Thursday, October 13, 2011

How to Naturally Control Pond Algae

You Can Control Pond Algae The Pond Plant Girl

Q: We have a ¼ acre pond (approx 5-6 ft deep in the center). After the heavy rains we had about a month ago, our pond filled up to the top, but we had complete coverage of green algae on the surface. 2 weeks ago we burned a bunch of tree limbs right on the edge of the pond bank and the rains from last weekend flowed through those ashes into the pond. We didn’t see any algae after that… does the ash have an effect on the algae or will it just return? How much should we add? Will it harm catfish or other fish? I want to get rid of the algae, but would prefer to do it naturally, safely and inexpensively as we want to restock the pond with fish. Can you provide tips, thoughts and ideas for us?

Wood Ash: Wood ash is heavy in potassium, and normally increases algae growth, however nitrogen and phosphorus are usually more limiting factors for algae growth. A couple of ways that potassium could control algae growth are: 1) An overdose of potassium could temporarily poison the algae, although in the long run it would should make the problem worse; 2) Potassium is used by some aquatic plants to promote growth. The idea is for the other plants to out-compete algae. If there are other aquatic plants in the pond, particularly submerged plants, this might explain the algae control.

Fertilizers: If fertilizer get’s into the pond from rain runoff or if there are heavily fertilized plants in the pond, this can also increase algae growth. Water draining into the pond from a nutrient source (such as a cow pasture, fertilized crops, or lawn) can also be the cause.

Algae Season: Fall and Winter is the time of year when algae growth declines due to cooler temperature and daylight.

Pond Sediment: Large amounts of accumulated organic sediment on the pond bottom can promote algae growth.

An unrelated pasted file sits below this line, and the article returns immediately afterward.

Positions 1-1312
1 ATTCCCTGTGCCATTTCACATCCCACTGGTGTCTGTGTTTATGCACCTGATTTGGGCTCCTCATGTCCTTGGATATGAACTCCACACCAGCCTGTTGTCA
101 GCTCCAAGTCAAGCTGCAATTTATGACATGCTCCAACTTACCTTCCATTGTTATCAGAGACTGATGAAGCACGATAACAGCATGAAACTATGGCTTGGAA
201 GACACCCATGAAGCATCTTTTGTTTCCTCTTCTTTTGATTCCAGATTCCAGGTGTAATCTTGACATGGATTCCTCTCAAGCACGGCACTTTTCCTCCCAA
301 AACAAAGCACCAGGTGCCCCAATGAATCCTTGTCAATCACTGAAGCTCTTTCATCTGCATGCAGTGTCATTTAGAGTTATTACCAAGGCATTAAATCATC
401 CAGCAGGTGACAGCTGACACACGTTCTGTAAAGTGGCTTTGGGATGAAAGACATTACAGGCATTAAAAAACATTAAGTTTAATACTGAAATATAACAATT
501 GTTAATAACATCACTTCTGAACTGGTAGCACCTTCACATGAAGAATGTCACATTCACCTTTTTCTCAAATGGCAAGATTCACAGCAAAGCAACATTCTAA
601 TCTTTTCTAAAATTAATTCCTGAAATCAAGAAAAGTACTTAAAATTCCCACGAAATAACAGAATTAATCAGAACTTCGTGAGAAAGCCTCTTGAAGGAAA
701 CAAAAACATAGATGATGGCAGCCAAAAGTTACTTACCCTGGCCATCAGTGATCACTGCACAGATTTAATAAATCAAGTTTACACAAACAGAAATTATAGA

Location: It is difficult to know what is primarily responsible for algae growth in large ponds. Different parts of the country have different algae issues. Examining the water source for the pond is a good start. In parts of Iowa and Kansas, well water often contains so many nutrients that it will kill fish unless treated. Heavy levels of metals in the water will also kill plants.

There are several natural (ecologically friendly) means of controlling algae, but they are not cost-free, and this is especially true for larger ponds:

Using a plant bog filter is best, but this requires a bog area about 10% the size of the pond with the appropriate plants and gravel, and recirculating water from the main pond through the plant filter at least twice daily for large ponds (more often for smaller ponds).

Planting water lilies in the pond, with a 50 to 70 percent surface coverage, will help shade the pond. This lowers the water temperature as well as blocking some light, and helps control algae. It will not be complete control, and is best used in combination with one of the other methods, but it will help a lot, and help the other methods be even more successful. They would want to pick out large growing cultivars that still bloom well (the blooms are just for pleasure, not algae control).

Adding submerged aquatic plants, such as anacharis or hornwort, will help outcompete the algae for light and nutrients. However, anacharis and hornwort will take over a pond and can become a menace. Dwarf Sagittaria is another good choice. It will grow like a short grass on the bottom of the pond, rooting into the soil or gravel, and will not get very tall. It will absorb nutrients and will compete with the algae. Unless a lot are purchased, it will be several years before they will have a significant effect in a pond that size. I recommend planting them at least a few months before koi are introduced. Koi will dig them all up and eat them if they are not well established. If established, they will still be a part of the koi’s diet (which is very nutritious for the koi), but the plants should grow faster than they are consumed.